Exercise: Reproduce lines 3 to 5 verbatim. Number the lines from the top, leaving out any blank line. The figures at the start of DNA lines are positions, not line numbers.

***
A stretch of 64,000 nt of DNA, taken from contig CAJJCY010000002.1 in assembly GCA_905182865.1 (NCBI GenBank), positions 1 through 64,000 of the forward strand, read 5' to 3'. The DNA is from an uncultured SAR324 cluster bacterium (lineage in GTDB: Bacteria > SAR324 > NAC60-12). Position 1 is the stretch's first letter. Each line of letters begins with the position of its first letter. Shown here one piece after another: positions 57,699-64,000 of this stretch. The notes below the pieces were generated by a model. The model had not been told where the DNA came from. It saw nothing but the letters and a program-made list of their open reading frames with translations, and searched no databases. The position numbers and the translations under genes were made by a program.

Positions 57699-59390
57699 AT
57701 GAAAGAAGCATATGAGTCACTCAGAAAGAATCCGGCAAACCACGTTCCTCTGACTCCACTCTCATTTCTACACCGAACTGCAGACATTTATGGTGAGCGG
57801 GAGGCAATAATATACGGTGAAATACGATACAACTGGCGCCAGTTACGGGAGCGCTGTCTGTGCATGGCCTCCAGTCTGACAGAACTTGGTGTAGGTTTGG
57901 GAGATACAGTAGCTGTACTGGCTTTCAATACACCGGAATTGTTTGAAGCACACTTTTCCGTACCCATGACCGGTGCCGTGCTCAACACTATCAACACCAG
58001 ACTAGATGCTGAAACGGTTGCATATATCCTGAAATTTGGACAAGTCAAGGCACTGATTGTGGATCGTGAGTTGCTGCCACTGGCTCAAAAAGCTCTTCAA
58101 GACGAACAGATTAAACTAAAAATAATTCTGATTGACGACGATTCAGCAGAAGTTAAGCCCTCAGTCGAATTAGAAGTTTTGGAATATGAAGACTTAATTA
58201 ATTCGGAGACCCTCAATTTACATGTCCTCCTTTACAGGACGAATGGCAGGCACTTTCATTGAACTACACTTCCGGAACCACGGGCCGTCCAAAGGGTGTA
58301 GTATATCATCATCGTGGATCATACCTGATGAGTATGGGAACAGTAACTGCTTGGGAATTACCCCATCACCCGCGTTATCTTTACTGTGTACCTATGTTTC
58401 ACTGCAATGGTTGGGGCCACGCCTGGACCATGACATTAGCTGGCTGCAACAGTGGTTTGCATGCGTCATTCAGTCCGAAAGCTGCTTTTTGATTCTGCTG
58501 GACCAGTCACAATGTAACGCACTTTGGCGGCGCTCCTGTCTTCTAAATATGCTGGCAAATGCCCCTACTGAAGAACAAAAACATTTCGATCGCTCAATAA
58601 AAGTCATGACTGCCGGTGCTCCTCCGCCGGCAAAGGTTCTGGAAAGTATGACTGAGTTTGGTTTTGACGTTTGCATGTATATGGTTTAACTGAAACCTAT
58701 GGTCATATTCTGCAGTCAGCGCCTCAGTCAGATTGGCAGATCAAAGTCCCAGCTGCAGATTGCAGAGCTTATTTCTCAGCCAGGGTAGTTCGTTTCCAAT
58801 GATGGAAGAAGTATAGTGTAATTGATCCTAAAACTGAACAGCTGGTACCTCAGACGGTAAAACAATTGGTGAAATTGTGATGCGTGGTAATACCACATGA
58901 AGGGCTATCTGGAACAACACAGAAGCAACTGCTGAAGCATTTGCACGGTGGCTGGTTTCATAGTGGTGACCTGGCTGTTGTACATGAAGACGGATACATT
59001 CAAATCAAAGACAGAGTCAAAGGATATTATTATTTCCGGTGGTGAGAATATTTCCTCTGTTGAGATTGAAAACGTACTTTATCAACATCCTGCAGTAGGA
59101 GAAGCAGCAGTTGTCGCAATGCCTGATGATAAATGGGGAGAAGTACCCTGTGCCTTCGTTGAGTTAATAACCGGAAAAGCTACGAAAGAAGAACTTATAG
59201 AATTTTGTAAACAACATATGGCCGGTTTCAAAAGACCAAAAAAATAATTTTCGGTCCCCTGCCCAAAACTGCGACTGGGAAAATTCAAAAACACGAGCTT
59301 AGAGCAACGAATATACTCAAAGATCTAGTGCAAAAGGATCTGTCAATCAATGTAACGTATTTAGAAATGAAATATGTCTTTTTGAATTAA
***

57699 AT
57701 GAAAGAAGCATATGAGTCACTCAGAAAGAATCCGGCAAACCACGTTCCTCTGACTCCACTCTCATTTCTACACCGAACTGCAGACATTTATGGTGAGCGG
57801 GAGGCAATAATATACGGTGAAATACGATACAACTGGCGCCAGTTACGGGAGCGCTGTCTGTGCATGGCCTCCAGTCTGACAGAACTTGGTGTAGGTTTGG